Presentation on theme: "The Women’s Movement Section 4 Identify the limits faced by American women in the early 1800s. Trace the development of the women’s movement. Describe."— Presentation transcript:
The Women’s Movement Section 4 Identify the limits faced by American women in the early 1800s. Trace the development of the women’s movement. Describe the Seneca Falls Convention and its effects. Objectives
The Women’s Movement Section 4 Terms and People matrilineal – when inheritance is passed down through the female side of the family Sojourner Truth – former slave from New York who gave spellbinding speeches on slavery women’s movement – movement beginning in the mid-1800s in the United States that sought greater rights and opportunities for women Lucretia Mott – abolitionist who was angered by the lack of equality for women; co-organizer the Seneca Falls Convention
The Women’s Movement Section 4 Terms and People (continued) Elizabeth Cady Stanton – abolitionist who pushed for suffrage; co-organizer of the Seneca Falls Convention Seneca Falls Convention – held in New York in 1848, the first women’s rights convention in the United States Amelia Bloomer – publisher of The Lily who advocated for complete equality, including in dress; long pants worn under a skirt were nicknamed “Bloomers” in her honor
The Women’s Movement Section 4 suffrage – the right to vote Married Women’s Property Act – 1848 New York State law that guaranteed greater property rights for women; used as a model in other states Terms and People (continued)
The Women’s Movement Section 4 What steps did American women take to advance their rights in the mid-1800s? In the early and mid-1800s, women took active roles in the abolition and other reform movements. Some also worked to gain equality for women, laying the groundwork for the equal rights struggle over the next hundred years.
The Women’s Movement Section 4 Women could not own property. Women rarely received a formal education. Women were deprived of the right to vote. Women could not hold office. In the 1800s, women’s rights and freedoms rights were severely limited. Women contributed to society privately by influencing their husbands and raising good children.
The Women’s Movement Section 4 Some cultural groups living in America, Native American, African Americans, and Mexican Americans, traditionally allowed women more power and freedom. Some were also matrilineal societies, which permitted women to inherit family property and names. Most American women were denied these rights.
The Women’s Movement Section 4 New opportunities for women grew from the Second Great Awakening reform movements. Many women joined church- sponsored reform groups. Women played key roles in reforming the treatment of the mentally ill, public education, abolition, and temperance. Similarities in the plight of women and of slaves led many abolitionists to support women’s rights.
The Women’s Movement Section 4 Famous women reformers included: Public School Movement: Catherine Beecher, Emma Willard, Ann Preston, and Elizabeth Blackwell Treatment of mentally ill: Dorothea Dix (at right) Abolition: Sojourner Truth, Angelina and Sarah Grimké
The Women’s Movement Section 4 Industrialization brought women into the workplace in the 1820s and 1830s. Factories and mills provided the first jobs that women held outside of the home. Though their pay was lower than men’s, and their husbands or fathers typically collected their wages, women developed a new degree of independence. By the 1830s, some women had even joined labor unions and participated in strikes.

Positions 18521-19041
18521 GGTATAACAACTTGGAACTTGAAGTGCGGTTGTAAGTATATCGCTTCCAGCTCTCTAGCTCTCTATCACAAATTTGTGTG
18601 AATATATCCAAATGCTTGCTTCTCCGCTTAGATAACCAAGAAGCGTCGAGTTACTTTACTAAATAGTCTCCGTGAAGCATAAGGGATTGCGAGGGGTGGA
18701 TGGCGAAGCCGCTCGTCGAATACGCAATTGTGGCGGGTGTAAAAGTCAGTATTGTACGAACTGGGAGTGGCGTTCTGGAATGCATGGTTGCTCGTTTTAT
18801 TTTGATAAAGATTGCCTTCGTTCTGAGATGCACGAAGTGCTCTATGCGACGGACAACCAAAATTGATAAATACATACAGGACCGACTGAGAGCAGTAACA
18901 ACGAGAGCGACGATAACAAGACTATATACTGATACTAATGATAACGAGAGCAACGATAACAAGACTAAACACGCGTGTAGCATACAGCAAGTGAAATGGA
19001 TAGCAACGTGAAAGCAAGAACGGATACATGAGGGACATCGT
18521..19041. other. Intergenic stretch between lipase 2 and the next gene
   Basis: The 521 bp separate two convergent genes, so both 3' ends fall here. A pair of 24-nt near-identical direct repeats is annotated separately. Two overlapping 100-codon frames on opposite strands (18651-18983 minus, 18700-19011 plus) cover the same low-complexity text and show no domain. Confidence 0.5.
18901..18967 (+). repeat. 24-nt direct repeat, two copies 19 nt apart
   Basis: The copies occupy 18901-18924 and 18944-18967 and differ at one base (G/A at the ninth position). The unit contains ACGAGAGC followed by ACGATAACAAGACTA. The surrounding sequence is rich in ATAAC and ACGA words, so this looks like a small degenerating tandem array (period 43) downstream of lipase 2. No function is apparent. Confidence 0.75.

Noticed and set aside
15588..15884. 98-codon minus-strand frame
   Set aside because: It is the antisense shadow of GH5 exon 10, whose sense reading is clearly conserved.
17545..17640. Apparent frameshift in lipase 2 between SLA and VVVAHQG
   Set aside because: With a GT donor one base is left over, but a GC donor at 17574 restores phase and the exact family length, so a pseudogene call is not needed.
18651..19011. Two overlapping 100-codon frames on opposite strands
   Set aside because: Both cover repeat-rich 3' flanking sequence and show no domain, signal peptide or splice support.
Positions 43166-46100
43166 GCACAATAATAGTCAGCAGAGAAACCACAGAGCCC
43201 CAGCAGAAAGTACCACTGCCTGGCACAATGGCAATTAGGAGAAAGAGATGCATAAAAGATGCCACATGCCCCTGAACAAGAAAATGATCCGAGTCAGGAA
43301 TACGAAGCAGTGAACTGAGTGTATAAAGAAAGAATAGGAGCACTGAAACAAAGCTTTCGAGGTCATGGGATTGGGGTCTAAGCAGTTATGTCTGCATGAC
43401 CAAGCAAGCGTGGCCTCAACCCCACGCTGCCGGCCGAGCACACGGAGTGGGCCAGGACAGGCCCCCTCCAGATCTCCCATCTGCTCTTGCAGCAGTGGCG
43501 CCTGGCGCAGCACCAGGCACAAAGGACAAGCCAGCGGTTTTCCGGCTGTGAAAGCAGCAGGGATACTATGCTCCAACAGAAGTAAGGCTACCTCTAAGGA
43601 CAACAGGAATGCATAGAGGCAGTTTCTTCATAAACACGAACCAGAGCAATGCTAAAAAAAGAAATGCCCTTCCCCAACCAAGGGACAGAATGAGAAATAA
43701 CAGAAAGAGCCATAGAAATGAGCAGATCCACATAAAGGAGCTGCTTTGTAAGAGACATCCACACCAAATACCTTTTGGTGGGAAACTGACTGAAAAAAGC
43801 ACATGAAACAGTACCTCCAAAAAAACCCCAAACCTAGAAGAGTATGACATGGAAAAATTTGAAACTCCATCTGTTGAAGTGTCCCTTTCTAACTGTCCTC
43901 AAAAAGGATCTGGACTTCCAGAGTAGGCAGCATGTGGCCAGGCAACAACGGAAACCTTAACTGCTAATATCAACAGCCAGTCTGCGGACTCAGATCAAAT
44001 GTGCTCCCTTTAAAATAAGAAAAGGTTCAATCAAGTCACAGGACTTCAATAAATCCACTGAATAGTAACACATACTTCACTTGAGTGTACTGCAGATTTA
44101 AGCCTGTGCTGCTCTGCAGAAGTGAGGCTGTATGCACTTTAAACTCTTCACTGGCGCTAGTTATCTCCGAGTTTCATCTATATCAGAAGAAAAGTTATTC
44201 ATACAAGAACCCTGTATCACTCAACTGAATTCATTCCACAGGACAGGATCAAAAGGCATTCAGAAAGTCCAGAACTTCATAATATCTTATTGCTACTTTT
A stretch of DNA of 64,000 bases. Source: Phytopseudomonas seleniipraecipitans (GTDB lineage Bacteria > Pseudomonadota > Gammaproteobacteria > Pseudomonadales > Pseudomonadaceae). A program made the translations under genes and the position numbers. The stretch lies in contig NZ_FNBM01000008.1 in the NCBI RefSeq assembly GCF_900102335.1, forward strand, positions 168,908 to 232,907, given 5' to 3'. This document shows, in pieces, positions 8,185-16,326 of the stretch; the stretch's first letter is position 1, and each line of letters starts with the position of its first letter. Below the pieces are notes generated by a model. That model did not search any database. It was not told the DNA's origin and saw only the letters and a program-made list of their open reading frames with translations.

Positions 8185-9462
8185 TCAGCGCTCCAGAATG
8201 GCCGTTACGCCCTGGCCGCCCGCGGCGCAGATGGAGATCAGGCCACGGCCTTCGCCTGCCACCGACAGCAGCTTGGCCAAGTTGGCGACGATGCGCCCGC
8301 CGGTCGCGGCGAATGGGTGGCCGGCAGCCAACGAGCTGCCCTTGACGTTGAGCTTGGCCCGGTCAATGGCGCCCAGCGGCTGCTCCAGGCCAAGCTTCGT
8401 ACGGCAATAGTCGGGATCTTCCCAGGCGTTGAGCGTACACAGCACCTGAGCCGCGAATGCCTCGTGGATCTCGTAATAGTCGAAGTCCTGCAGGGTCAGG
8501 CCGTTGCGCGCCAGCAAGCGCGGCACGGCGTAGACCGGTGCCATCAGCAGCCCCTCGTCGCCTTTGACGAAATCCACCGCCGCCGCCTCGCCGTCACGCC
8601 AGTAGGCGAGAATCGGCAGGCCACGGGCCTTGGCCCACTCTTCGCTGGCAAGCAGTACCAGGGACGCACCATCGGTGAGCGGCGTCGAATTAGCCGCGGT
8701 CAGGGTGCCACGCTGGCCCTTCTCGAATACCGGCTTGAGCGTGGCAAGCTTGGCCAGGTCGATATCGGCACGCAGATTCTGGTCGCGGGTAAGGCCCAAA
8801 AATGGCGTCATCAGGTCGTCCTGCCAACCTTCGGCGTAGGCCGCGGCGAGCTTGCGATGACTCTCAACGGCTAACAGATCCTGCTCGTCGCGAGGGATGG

The Women’s Movement Section 4 Still, little changed in the status of women until two trends coincided in the 1830s. Urban middle class women began to hire poor women to do their housework, allowing them time for activism. Women working for abolition began to compare their own condition with that of slaves.
The Women’s Movement Section 4 The women’s movement began when a few men and women questioned the lack of rights and opportunities for women. In Letters on the Equality of the Sexes and the Condition of Women, the Grimké sisters argued that God made men and women equal. In Women in the Nineteenth Century, Transcendentalist Margaret Fuller argued that men and women were intellectually equal.
The Women’s Movement Section 4 Lucretia Mott had helped found the American Anti- Slavery Society. At an abolitionist convention in London, Mott and Elizabeth Cady Stanton were outraged by the limits placed on their participation in the proceedings. A few women advocated full equality. Two that did were active abolitionists. Elizabeth Cady Stanton
The Women’s Movement Section 4 Hundreds of men and women attended, including Frederick Douglass. Delegates adopted a “Declaration of Sentiments” modeled after the Declaration of Independence. In 1848, Mott and Stanton organized the first Women’s Rights Convention in Seneca Falls. Although it produced few real changes in women’s rights, the convention marked the beginning of the women’s movement in the United States.
The Women’s Movement Section 4 Amelia Bloomer was so inspired at Seneca Falls that she went on to publish her own newspaper, The Lily, advocating women’s equality. She also advocated equality in dress: long pants worn under a shorter skirt came to be called “bloomers” after her. Also inspired by the convention was Susan B. Anthony, who would go on to become a leader in the suffrage movement—the most critical of all women’s rights.
The Women’s Movement Section 4 In 1848, New York passed the Married Women’s Property Act, guaranteeing women property rights for the first time. This act became a model for laws enacted in other states for many years. By the mid-1800s, a new course was set. Their gains were small and slowly won, but women’s fight for equality had begun.
The Women’s Movement Section 4 Section Review Know It, Show It Quiz QuickTake Quiz